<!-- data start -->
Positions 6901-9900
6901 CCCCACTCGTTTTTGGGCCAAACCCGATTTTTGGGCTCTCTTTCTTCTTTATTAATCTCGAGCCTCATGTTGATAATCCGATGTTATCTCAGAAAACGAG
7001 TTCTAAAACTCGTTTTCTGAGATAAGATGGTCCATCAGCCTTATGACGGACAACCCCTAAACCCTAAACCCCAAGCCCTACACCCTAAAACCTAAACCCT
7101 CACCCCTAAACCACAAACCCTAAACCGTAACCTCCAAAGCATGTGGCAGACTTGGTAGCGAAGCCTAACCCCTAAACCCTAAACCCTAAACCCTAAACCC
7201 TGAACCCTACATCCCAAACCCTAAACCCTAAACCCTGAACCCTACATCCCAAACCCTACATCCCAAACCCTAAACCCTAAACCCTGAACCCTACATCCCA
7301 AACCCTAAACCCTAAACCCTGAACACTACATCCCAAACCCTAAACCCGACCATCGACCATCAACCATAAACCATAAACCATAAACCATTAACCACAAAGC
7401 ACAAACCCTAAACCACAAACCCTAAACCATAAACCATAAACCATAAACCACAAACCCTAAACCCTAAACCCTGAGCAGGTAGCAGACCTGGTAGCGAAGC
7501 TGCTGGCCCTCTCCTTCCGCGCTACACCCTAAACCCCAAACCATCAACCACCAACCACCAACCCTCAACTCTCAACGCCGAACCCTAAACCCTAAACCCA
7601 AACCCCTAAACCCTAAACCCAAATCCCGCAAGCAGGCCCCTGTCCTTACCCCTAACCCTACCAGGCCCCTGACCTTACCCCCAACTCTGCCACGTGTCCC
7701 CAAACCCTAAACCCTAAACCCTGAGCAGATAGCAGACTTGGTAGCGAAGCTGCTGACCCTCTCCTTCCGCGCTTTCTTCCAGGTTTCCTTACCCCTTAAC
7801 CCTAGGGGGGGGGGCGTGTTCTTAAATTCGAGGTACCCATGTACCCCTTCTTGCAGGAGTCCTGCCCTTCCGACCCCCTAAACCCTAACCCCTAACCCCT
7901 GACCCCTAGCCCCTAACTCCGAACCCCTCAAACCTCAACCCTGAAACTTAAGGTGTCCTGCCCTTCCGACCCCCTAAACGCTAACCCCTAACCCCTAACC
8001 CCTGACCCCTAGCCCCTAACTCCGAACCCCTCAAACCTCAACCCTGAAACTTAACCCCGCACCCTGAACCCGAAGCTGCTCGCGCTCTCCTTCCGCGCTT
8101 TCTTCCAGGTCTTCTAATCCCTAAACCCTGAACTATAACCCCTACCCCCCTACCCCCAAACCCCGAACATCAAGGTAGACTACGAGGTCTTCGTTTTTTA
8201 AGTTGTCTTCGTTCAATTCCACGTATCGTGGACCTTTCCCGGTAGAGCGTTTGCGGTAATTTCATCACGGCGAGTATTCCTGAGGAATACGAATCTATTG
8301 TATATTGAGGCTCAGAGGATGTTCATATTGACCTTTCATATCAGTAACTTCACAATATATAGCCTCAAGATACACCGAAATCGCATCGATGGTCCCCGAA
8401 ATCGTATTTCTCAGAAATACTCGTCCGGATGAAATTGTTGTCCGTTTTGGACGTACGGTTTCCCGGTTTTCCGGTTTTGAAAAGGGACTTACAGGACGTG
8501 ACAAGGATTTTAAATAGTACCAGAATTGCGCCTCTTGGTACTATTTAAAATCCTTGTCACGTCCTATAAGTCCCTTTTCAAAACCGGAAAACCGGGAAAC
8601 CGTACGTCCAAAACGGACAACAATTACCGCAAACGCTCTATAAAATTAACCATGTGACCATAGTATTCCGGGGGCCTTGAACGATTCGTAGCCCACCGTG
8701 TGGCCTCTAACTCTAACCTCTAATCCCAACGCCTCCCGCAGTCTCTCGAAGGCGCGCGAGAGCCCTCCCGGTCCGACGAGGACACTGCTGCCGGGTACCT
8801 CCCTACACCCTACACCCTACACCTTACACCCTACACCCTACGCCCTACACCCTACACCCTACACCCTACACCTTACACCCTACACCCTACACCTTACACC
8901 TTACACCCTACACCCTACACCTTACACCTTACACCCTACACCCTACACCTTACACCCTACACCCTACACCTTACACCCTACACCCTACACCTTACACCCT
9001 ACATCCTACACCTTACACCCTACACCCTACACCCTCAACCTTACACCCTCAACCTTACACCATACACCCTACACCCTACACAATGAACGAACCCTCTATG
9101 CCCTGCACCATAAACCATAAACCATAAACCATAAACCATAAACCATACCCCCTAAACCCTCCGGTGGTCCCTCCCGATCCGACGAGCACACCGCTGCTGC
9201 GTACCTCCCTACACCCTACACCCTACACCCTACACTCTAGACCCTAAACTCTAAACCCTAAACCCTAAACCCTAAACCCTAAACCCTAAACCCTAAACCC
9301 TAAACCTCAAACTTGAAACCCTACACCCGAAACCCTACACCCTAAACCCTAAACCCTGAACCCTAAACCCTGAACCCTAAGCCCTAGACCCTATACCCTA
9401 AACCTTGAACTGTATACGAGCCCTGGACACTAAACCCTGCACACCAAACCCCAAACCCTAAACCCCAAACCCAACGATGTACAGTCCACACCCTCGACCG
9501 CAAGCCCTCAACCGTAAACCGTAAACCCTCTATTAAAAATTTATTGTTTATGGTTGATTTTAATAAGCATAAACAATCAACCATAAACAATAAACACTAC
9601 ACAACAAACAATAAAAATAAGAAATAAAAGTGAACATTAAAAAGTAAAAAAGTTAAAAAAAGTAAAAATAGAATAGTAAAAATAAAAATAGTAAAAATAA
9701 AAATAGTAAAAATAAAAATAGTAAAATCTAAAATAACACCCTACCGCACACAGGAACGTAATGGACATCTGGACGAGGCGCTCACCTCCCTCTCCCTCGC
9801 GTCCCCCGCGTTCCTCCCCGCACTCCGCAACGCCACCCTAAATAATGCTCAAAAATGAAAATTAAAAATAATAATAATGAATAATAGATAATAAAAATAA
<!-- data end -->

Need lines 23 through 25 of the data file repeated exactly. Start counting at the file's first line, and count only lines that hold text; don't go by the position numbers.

9001 ACATCCTACACCTTACACCCTACACCCTACACCCTCAACCTTACACCCTCAACCTTACACCATACACCCTACACCCTACACAATGAACGAACCCTCTATG
9101 CCCTGCACCATAAACCATAAACCATAAACCATAAACCATAAACCATACCCCCTAAACCCTCCGGTGGTCCCTCCCGATCCGACGAGCACACCGCTGCTGC
9201 GTACCTCCCTACACCCTACACCCTACACCCTACACTCTAGACCCTAAACTCTAAACCCTAAACCCTAAACCCTAAACCCTAAACCCTAAACCCTAAACCC